This is by far the most common question we receive. The word "estate plan" seems like it means so many things, and it's difficult for people to nail down what it entails. You know why? Because it does mean so many things.
An estate plan is a general term that encompasses all of the tools one can use to plan for two events: a) their eventual death; or b) their potential incapacity. Most people contemplate option a), albeit very passively. Option b) is one people very often forget about. Incapacity is when you cannot make your own financial or medical decisions. Think: coma, dementia, etc. You're still alive, but someone else needs to make decisions for you. In that event, someone else needs the legal authority to make decisions on your behalf. You can either give it to them ahead of time in a power of attorney, or someone can petition a court to grant them that authority in a conservatorship proceeding.
In planning for your death, there are two basic ways to pass on (distribute) your assets upon your death. One, by using a last will. Two, by employing a living trust. The former requires a court process called "probate", whereby a judge overseas all of the affairs of your estate administration (paying your creditors, selling estate assets, and eventually distributing your assets to your rightful beneficiaries). The latter is a private document that keeps the courts (and the public) out of your estate administration. The probate process can be expensive. For example, the fees (paid to your executor and their attorney) can be as high as $46,000 for an estate valued at $1,000,000. Most properties in the Bay Area are at or above that amount. So you can see that an estate in the probate process can be quite expensive. The probate process can also be lengthy. Most probate administrations take an average of 18 to 24 months to complete.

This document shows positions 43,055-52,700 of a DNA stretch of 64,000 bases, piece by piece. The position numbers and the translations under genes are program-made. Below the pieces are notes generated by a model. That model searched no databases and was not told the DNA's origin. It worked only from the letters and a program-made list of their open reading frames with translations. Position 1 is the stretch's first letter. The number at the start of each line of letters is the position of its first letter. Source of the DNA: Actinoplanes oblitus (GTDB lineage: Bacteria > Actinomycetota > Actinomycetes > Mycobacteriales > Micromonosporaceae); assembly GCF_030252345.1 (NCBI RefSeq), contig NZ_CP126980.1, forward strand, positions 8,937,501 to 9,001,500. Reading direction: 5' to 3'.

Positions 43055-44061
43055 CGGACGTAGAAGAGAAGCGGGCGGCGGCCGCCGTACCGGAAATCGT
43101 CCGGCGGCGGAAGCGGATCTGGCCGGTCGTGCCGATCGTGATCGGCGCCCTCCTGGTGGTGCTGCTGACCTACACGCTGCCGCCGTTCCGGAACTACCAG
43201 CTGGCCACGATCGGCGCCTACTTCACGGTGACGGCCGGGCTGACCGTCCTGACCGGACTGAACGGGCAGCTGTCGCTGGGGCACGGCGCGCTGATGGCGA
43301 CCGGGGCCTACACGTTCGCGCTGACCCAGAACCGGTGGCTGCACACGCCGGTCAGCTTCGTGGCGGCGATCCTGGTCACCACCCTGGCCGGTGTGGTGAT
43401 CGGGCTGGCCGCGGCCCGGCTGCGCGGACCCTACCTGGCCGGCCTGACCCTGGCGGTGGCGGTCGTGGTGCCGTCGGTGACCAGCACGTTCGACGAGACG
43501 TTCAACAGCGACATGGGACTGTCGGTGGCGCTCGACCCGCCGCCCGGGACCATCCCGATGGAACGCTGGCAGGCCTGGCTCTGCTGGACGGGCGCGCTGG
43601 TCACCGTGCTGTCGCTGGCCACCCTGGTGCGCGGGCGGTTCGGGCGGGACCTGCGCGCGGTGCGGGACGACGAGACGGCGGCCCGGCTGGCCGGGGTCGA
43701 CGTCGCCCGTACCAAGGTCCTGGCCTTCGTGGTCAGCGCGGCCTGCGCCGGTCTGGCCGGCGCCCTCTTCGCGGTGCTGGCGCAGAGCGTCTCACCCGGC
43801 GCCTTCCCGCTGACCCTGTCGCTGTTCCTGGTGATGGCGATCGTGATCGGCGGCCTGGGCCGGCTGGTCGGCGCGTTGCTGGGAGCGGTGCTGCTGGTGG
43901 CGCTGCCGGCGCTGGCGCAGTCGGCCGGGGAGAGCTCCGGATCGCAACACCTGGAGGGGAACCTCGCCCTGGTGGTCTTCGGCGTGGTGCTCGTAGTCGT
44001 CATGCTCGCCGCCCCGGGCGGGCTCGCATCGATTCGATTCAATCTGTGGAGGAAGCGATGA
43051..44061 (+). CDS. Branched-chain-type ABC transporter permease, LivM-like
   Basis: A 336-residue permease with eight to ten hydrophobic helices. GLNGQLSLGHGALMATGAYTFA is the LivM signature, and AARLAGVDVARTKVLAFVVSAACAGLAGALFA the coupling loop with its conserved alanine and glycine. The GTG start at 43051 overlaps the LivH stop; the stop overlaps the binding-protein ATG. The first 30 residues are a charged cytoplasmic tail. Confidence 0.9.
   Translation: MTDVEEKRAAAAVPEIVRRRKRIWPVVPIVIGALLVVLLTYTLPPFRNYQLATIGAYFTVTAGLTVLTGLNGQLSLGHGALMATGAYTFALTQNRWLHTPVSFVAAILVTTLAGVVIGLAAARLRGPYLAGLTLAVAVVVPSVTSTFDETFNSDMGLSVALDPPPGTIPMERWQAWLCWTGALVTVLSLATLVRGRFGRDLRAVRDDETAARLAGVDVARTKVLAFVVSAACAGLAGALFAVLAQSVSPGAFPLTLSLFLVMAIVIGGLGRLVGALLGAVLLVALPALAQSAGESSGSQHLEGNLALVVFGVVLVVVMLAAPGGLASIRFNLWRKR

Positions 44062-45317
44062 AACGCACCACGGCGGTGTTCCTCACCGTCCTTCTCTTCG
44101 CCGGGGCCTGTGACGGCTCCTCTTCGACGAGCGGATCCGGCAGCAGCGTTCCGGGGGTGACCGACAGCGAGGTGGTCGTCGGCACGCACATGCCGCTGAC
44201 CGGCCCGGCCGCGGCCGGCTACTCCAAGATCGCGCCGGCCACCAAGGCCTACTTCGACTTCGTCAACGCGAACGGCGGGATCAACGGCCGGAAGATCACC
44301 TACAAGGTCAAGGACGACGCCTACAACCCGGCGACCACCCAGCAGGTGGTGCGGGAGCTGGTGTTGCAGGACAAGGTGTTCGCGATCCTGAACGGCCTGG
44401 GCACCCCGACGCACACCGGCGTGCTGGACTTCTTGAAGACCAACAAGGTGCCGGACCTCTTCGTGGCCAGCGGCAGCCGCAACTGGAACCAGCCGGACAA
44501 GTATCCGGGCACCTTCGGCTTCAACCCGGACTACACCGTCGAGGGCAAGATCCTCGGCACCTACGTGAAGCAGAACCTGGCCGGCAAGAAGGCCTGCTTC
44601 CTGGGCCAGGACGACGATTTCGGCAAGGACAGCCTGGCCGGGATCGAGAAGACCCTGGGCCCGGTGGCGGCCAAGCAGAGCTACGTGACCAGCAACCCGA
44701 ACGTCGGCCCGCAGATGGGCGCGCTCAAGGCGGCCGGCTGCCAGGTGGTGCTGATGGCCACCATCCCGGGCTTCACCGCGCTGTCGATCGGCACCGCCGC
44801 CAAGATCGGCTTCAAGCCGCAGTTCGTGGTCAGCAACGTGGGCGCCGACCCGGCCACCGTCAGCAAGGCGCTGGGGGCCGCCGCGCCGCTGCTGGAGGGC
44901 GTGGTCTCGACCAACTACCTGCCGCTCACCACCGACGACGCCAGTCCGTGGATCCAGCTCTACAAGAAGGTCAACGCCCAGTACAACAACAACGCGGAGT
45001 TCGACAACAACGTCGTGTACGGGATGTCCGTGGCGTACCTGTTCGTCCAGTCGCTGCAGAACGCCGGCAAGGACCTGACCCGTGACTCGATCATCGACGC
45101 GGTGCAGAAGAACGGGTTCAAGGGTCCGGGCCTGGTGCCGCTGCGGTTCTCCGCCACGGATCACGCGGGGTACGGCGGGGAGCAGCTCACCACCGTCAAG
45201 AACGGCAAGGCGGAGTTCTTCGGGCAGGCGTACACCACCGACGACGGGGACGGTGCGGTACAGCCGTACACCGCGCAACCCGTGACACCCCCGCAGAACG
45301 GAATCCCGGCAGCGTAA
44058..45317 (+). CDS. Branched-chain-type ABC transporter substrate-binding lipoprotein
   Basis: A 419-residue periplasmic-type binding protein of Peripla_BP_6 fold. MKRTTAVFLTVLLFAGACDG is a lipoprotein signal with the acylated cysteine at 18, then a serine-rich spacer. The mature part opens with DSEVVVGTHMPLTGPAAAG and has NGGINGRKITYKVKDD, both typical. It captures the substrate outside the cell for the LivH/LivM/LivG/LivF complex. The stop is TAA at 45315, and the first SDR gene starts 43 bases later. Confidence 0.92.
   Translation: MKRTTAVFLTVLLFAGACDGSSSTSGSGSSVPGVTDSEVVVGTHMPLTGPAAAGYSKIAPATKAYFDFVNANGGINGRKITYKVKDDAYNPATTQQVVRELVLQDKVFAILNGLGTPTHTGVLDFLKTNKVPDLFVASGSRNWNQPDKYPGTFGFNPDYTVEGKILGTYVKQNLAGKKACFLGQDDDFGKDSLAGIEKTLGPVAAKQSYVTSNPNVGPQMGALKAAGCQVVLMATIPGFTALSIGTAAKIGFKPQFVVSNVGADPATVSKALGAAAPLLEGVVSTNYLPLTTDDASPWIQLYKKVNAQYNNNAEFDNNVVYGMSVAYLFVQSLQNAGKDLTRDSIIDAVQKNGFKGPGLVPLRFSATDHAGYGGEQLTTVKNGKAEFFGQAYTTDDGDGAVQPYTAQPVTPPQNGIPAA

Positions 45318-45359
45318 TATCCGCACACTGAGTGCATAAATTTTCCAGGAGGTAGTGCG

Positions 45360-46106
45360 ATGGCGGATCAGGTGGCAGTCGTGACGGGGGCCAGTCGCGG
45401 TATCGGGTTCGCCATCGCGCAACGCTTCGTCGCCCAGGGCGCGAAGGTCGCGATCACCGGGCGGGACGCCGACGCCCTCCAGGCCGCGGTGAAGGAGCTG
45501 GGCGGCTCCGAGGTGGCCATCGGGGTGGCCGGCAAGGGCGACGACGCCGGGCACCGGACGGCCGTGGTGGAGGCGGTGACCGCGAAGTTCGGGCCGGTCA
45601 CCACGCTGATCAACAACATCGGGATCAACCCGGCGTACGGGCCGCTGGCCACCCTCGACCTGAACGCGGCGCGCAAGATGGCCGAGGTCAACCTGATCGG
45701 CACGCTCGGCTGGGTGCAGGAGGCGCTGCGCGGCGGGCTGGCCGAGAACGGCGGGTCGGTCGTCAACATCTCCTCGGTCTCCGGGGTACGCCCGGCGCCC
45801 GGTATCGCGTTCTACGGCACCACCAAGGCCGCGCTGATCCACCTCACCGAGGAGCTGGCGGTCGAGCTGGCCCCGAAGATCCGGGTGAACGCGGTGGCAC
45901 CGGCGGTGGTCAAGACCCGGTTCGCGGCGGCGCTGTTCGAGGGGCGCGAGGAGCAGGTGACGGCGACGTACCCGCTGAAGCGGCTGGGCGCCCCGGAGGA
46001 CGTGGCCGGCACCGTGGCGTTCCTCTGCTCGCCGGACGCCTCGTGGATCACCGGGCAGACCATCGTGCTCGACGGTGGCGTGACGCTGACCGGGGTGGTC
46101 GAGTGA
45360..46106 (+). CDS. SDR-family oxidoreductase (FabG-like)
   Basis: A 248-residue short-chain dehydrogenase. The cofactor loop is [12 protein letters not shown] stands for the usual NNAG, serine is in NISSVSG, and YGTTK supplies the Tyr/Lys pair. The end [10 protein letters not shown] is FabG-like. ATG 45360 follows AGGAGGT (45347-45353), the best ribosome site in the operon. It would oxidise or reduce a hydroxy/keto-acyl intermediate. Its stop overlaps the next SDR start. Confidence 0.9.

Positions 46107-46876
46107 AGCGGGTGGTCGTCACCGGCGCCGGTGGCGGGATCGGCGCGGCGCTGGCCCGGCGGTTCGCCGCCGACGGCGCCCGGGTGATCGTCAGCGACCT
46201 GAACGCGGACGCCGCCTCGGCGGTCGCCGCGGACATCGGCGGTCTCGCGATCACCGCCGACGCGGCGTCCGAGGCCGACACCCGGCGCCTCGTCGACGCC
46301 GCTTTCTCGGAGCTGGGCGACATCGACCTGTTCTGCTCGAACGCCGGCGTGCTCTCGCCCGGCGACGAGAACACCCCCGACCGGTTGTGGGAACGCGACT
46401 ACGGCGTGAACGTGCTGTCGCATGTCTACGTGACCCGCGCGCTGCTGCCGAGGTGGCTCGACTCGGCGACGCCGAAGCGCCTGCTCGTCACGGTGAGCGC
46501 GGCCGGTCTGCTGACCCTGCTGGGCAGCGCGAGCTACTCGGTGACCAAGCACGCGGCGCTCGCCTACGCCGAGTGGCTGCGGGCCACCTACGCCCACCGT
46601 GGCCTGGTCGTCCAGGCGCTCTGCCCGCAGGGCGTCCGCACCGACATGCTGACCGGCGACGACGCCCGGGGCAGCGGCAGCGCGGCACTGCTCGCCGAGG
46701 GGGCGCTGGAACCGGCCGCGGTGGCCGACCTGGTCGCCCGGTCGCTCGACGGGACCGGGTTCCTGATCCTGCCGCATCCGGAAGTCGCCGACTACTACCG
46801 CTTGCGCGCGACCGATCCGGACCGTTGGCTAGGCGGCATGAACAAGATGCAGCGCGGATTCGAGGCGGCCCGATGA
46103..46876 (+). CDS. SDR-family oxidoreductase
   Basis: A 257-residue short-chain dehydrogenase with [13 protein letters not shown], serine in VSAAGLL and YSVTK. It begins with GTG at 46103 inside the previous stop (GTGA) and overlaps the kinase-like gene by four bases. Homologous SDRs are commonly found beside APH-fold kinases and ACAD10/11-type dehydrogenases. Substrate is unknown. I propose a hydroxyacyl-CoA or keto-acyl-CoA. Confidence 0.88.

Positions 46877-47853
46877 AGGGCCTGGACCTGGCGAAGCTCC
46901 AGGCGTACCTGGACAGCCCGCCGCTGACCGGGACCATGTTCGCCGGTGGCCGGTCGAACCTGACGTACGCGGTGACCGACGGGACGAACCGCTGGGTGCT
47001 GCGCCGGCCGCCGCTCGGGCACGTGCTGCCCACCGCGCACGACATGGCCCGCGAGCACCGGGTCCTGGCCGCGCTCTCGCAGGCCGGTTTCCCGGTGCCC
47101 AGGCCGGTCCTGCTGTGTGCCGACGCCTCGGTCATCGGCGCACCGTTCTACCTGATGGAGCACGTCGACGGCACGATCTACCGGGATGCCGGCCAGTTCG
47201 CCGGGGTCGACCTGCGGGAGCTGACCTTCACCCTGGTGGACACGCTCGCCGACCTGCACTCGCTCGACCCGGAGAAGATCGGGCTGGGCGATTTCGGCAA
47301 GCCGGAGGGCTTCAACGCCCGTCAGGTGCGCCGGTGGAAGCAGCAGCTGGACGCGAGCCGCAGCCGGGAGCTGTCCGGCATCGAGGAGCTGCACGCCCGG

Now that we've covered what an estate plan might entail (trust, will, powers of attorney), who needs one? Well, in one word: everyone. Everyone will die someday, and you never know when/if you'll ever be incapacitated. The more nuanced question is, "Do I need an estate plan that includes a living trust?"
If the answer to any of the following questions is "yes" then you probably need an estate plan that includes a living trust.
- Does the total value of your assets (cash, personal property, real estate, cars, investment portfolio, etc.) exceed $150,000 in the aggregate?
- Do you own real estate valued over $50,000?
- Do you have children under the age of 18?
- Have you divorced someone with whom you had children?
- Are you in a mixed marriage (one or both of you have children from a previous relationship)?
Please keep in mind that if you think you don't need an estate plan with a living trust, if you're over 18 years of age, you at least need a last will and a power of attorney. For example, if your child is about to head off to college, they're over 18 years of age, and they unexpectedly fall into a coma, you have no legal authority to make decisions on your child's behalf absent a power of attorney or court order.
If you'd like to speak in further detail about your personal situation, please do not hesitate to contact us for a free consultation.